They finally did it – 25 bps, for the first rate increase since 2004. Surely it’s the most dovish Fed “tightening” ever. Indeed, it was really no tightening at all. One has to go all the way back to 1994 for the last time the Federal Reserve commenced a true tightening cycle. That episode proved so destabilizing that the Federal Reserve assured the markets that they’d learned their lesson. And this (dovish and market-pandering) mindset was fundamental to the little baby step rate increases that ensured no tightening of financial conditions throughout the historic 2002-2007 mortgage finance Bubble inflation.
This week’s policy move will be debated for years to come. Lost in the debate is how the Fed (along with global central bankers) found itself stuck at zero for seven years (with a $4.5 TN balance sheet) and then saw it necessary to move to raise rates in the most gingerly, market-pleasing approach imaginable.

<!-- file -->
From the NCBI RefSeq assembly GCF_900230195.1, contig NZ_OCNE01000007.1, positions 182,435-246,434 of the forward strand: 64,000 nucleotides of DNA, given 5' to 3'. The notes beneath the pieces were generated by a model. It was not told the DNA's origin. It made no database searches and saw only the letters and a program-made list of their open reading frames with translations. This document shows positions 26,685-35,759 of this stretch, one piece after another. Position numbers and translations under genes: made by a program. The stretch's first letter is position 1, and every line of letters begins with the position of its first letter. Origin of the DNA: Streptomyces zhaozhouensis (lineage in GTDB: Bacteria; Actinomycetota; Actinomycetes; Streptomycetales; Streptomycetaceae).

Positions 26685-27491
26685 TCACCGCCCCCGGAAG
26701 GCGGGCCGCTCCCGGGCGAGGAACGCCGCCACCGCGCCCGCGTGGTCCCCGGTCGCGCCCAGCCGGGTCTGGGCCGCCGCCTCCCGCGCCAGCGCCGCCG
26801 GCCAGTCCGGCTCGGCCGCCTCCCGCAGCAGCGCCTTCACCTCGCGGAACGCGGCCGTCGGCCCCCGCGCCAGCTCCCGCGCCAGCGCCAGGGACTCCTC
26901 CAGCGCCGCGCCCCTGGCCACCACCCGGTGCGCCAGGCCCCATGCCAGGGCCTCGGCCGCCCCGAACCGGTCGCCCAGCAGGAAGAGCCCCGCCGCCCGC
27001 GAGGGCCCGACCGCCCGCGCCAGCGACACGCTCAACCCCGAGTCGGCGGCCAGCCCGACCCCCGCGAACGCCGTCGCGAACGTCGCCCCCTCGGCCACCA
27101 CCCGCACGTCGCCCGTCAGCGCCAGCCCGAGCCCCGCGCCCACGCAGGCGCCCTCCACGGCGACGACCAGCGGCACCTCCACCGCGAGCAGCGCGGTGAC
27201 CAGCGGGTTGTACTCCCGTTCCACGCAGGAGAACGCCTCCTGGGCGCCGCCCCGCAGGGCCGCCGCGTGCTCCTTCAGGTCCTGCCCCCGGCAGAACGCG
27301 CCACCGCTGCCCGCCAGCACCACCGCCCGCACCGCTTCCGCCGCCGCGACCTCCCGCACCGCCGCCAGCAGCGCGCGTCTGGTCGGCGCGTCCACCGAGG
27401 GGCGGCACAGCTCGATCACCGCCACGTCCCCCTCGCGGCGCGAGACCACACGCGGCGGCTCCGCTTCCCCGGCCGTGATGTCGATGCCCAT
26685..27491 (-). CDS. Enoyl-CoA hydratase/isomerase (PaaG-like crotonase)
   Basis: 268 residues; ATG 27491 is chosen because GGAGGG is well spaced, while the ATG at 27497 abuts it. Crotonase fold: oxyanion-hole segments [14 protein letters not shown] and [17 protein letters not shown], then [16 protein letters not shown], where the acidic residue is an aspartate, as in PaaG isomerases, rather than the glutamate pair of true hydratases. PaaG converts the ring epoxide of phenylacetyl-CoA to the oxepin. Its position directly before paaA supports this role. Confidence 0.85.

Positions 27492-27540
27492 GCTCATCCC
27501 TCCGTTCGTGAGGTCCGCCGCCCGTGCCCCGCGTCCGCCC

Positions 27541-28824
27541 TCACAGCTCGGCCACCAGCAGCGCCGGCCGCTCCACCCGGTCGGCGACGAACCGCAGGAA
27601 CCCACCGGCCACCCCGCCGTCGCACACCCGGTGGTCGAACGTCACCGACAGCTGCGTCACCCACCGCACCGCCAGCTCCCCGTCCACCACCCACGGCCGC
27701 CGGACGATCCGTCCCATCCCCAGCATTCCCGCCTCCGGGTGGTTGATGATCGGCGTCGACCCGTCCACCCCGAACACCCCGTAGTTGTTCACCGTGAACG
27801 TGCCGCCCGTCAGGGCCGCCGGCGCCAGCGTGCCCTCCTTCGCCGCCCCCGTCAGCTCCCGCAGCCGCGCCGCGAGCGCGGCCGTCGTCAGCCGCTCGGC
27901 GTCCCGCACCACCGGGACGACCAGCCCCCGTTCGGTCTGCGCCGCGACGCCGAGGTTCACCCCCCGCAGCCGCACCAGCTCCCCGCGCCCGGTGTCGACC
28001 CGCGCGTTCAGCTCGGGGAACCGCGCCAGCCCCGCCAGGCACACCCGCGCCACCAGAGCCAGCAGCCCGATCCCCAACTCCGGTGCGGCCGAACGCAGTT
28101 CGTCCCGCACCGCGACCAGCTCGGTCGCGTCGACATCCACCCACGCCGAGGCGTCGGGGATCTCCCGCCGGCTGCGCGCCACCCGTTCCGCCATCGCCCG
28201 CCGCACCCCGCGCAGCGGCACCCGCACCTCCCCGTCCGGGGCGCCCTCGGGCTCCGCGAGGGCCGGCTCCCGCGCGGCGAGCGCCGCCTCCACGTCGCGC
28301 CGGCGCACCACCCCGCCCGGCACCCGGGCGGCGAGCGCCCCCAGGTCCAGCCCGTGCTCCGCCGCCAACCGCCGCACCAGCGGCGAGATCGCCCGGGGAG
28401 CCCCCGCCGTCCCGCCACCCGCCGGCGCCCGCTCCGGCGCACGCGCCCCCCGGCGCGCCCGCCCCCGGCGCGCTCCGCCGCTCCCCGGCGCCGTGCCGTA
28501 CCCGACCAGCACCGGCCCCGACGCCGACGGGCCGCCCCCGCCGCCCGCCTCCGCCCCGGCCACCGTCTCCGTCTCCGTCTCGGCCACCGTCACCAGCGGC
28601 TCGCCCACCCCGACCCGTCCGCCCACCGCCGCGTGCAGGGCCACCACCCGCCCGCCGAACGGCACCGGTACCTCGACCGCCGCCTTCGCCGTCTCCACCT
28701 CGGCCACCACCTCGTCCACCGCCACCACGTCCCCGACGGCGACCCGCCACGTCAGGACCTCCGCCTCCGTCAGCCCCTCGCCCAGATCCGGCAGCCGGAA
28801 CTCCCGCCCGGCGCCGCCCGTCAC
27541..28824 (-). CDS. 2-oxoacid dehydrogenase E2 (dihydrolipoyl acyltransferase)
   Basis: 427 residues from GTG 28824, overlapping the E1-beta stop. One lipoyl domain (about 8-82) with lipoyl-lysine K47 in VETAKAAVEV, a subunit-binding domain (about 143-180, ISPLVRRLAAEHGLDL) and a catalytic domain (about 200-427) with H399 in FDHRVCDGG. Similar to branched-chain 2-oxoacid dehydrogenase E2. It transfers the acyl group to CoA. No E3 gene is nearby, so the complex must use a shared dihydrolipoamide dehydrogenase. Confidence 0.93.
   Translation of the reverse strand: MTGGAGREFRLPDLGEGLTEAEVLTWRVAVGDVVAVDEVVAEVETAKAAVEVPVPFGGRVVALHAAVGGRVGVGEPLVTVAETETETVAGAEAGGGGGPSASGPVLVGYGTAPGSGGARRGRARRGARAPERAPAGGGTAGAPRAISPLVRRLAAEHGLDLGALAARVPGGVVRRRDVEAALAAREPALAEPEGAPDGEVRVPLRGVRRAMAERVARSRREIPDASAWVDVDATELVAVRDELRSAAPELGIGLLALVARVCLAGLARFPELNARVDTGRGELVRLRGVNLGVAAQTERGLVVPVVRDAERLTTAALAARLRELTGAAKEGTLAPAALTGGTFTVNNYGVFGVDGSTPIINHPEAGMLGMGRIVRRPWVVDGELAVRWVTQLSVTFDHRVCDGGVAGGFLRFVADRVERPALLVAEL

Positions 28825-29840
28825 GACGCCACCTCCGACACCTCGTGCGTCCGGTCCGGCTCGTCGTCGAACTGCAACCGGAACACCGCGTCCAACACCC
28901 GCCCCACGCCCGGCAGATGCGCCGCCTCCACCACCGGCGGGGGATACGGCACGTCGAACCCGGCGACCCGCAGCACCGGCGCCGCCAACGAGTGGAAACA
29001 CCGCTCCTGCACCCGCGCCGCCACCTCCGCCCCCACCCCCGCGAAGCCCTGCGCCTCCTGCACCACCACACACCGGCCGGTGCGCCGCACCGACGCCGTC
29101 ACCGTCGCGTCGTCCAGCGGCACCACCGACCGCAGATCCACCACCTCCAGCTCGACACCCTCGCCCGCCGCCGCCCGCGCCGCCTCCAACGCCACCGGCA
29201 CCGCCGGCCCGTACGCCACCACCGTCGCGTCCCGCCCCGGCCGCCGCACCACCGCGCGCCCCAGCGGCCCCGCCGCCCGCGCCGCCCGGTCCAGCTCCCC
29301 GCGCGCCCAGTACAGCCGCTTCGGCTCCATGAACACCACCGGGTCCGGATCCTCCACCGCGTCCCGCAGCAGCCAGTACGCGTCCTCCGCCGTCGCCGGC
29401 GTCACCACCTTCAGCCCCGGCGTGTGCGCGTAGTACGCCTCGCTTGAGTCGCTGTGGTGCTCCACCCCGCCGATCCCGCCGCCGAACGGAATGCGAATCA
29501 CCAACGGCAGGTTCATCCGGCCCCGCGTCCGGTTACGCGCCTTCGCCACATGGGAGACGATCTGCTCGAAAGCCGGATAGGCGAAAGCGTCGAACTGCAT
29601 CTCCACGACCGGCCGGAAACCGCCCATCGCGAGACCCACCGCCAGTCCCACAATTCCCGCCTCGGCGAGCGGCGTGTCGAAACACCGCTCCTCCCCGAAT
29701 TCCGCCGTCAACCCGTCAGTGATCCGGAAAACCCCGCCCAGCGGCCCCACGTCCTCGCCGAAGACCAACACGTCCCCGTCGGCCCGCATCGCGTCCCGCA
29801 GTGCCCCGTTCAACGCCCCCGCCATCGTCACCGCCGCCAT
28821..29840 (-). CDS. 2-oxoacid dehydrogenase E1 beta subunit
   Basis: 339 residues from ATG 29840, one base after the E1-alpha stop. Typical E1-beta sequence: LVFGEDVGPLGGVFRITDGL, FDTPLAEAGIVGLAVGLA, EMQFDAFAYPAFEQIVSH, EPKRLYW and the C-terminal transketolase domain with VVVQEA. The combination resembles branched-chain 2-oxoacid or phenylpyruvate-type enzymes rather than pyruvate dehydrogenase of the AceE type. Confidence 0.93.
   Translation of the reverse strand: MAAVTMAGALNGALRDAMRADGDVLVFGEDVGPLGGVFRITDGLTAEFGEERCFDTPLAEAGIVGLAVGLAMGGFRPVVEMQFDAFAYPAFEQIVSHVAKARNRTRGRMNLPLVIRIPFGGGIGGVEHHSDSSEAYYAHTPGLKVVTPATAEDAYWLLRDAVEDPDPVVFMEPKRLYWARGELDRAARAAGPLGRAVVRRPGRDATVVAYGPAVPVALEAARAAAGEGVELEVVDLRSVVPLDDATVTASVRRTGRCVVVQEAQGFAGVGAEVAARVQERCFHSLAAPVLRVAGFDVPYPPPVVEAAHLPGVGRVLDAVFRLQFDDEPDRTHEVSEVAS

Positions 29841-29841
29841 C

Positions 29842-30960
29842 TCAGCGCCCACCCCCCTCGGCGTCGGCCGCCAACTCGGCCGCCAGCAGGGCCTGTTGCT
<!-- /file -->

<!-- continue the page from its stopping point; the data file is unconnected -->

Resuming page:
Traditionally, tightening cycles are necessary to counter mounting excess, including ill-advised lending, speculating and investing. Rate increases back in 1994 exposed what had been a dangerous expansion in speculative leveraging, derivatives and market-based Credit (at home and abroad). With the “bond” market in disarray and Mexico at the precipice, the Greenspan Fed turned its attention to bolstering the markets and non-bank Credit more generally.
Market-based Credit is unstable. This remains the fundamental issue – the harsh reality – that no one dares confront. I would strongly argue that long-term stability in a Capitalistic system requires sound money and Credit (hopelessly archaic, I admit). Over the years, I’ve tried to differentiate traditional finance from unfettered “New Age” finance. The former, bank lending-dominated Credit, was generally contained by various mechanisms (including the gold standard, effective currency regimes, bank capital and reserve requirements, etc.). This is in stark contrast to the current-day securities market-based global financial “system” uniquely operating without restraints on either the quantity or quality of Credit created.